Stray too far from the national anthem’s traditional arrangement at your own risk. Just ask José Feliciano. When the Puerto Rican singer performed a Latin jazz-infused version of the anthem before Game 5 of the 1968 World Series, the crowd booed. After the game, newspapers quoted fans who called it a “disgrace,” a version that sounded like “a hippie was singing it.”

The following summer, Jimi Hendrix took the stage for an early morning set on the last day of Woodstock. When he launched into his now-iconic rendition of “The Star-Spangled Banner,” the crowd – this one, a bit more open-minded – was riveted. On the 50th anniversary of Woodstock, University of Michigan historian Mark Clague writes about Hendrix’s yearslong fascination with the anthem, and how, in his 70-plus live performances of Francis Scott Key’s tune, the legendary guitarist was always tinkering with ways to fuse themes of patriotism with protest.

Also this week, we liked stories about a tourist train to Mayan temples, the sort of short life of Saturn’s rings and rooting out the effects of eating organic.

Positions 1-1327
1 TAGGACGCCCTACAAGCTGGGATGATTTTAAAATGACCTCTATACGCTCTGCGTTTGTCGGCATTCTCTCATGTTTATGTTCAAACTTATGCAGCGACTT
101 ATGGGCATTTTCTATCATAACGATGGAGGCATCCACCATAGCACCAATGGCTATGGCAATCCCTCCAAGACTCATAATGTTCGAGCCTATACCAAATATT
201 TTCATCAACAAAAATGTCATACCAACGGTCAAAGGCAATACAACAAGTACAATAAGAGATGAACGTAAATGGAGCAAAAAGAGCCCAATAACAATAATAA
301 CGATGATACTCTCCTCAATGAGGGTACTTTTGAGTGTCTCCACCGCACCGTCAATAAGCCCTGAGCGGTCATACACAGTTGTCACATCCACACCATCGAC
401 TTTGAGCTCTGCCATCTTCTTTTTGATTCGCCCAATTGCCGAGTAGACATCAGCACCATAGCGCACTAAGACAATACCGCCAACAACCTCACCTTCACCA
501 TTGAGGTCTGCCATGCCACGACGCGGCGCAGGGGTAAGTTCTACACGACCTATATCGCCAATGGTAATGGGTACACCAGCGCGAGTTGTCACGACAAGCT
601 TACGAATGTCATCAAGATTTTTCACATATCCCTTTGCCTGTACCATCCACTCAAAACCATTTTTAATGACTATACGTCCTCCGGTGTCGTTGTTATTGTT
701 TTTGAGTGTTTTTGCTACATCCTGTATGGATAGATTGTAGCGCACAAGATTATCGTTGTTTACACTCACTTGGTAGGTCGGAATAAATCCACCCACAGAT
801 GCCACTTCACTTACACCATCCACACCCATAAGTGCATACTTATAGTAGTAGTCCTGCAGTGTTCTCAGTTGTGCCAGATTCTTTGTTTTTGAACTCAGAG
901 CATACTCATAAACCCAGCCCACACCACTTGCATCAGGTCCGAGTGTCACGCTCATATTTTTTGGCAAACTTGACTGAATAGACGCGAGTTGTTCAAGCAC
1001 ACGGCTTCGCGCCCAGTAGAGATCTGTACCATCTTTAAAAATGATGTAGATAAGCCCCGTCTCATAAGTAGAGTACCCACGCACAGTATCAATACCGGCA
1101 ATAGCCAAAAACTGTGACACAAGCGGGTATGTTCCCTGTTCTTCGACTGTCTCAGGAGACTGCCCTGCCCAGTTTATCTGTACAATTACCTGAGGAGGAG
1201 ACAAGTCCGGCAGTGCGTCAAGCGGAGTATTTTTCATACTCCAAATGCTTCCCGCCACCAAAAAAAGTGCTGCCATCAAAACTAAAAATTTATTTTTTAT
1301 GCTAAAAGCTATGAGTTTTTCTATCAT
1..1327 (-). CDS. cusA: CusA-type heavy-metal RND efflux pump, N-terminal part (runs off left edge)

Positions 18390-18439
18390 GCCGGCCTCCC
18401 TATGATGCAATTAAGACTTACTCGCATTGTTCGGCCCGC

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Hendrix’s version of the National Anthem combined reverence and revolution. nelag0/pixabay

Fifty years ago, Jimi Hendrix’s Woodstock anthem expressed the hopes and fears of a nation

Mark Clague, University of Michigan

Before an exhausted crowd, Hendrix fused protest and horror with patriotism and optimism.

With giant Saturn hanging in the blackness and sheltering Cassini from the Sun’s blinding glare, the spacecraft viewed the rings as never before. NASA/JPL/Space Science Institute

A brief astronomical history of Saturn’s amazing rings

Vahe Peroomian, University of Southern California – Dornsife College of Letters, Arts and Sciences

Although the rings of Saturn may look like a permanent fixture of the planet, they are ever-changing. New analyses of the rings reveal how and when they were made, from what and whether they'll last.

A proposed new train in Mexico would connect the archaeological site of Chichen Itza, on the Yucatan Peninsula, easier to reach from Cancun. REUTERS/Mauricio Marat/National Institute of Anthropology and History

Mexico wants to run a tourist train through its Mayan heartland — should it?

Gabriel Diaz Montemayor, University of Arkansas

An ambitious new train would link resorts like Cancun to inland ancient ruins and colonial towns. That means laying rail across 932 miles of dense jungle, pristine beach and indigenous villages.



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